While watching the marvelous end credit sequence of WALL-E last week, I thought I saw Shaun Tan's name amongst the art department, but I wasn't sure, because I was having too much fun following the concept of the credit sequence to pay close attention to the names. I thought I could rely on IMDB, but no, he's not listed there. Did I dream it? I fired up the ol' Google, though, and voilá -- this article from The Australian, wherein it is said: "...he was commissioned to do art work on the Hollywood children's films Horton Hears a Who and the forthcoming WALL-E. While he enjoyed both jobs and insists he has no complaints, most of his work ended up on the cutting-room floor."
The jaws of Google are vast, though, and they also caught an entry on TOR art director Irene Gallo's blog that is really the point of this whole entry. What they caught was Bob Eggleton's comment: "The ending credits are worth the price of admission and,really underscore the whole film! And yah for Shaun Tan's concept work in it. I HIGHLY recommend THE ART OF WALL-E by Tim Hauser. Has lots of concept art and paintings in it." (Methinks I shall be looking for this Art of WALL-E at the library...)
It's the blog entry that really captured my fancy, though, because in it Irene Gallo presents some images from old covers of F&SF by Mel Hunter and wonders about Hunter's influence on some of the film's designs. Great fun! And I'd never discovered Gallo's blog before, so am happy now to add it to the ever-growing blogroll.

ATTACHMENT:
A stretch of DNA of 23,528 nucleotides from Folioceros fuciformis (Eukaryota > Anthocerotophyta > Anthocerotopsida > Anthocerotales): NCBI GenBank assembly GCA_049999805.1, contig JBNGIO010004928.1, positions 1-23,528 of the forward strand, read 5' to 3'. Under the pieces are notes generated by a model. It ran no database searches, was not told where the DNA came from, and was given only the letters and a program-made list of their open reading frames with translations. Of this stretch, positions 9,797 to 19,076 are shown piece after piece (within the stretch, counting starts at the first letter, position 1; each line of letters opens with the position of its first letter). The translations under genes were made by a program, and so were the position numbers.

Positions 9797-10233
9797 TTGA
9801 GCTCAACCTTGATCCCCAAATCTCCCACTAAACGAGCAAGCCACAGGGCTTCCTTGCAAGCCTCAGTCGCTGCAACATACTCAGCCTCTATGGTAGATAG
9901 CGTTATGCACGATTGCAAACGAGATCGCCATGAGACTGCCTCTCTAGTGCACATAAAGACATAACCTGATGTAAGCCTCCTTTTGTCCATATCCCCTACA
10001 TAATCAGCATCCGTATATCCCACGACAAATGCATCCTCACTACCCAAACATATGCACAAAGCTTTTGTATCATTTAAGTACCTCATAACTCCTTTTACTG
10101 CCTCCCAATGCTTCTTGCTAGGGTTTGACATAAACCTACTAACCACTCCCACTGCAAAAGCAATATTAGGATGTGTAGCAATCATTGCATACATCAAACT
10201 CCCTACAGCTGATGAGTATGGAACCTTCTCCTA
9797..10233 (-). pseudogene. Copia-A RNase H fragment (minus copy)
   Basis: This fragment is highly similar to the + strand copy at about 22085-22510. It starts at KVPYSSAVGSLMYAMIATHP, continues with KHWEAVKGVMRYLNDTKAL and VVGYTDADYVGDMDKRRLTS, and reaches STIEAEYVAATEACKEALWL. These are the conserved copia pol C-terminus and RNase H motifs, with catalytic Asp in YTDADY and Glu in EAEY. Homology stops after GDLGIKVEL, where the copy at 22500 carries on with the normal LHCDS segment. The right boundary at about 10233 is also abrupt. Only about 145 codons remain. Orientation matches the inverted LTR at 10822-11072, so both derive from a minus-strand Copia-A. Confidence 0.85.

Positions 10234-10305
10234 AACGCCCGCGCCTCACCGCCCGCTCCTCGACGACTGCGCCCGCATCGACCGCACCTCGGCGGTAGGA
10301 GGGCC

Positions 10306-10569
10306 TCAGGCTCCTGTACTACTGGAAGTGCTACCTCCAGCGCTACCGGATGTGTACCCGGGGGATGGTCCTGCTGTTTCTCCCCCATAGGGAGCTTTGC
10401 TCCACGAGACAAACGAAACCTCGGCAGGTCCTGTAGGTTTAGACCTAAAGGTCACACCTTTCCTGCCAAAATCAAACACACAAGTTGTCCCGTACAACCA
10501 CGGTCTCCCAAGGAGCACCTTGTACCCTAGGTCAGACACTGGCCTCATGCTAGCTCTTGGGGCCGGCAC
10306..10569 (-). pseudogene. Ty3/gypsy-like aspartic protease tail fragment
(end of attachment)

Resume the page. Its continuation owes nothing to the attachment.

[And what did I think of the film, you ask? It's charming, wonderfully made, particularly magnificent in the first 40 minutes or so, and I agree with Richard and everybody else who has said the last part is stupid, even for a kids' movie. The filmmakers followed the logic of their politics, not the logic of the world they had created -- what would make sense would be for all of the not-quite-right robots to return to Earth, which is a perfectly good and perhaps even paradisaical environment for them, and leave the humans to their spaceship, which is a paradisaical environment for them. The humans give up the utopia they have evolved into and trade it for an agricultural task far beyond their capacity. There is nothing inherently wrong with either world -- they just seem horrifying to us because we privilege our own way of living and our own prejudices about what is and isn't right and good above others, but the spaceship has solved the problem of human happiness (even if it has diminished human free will) and the Earth would be a marvelous playground for the robots, who can withstand its environment. The humans, who cannot withstand its environment without a lot of suffering, trade universal happiness for what is likely to be centuries of toil and misery. There can be no sequel to WALL-E, at least not one that is anything other than a fairy tale, because it would be more brutal than When the Wind Blows.]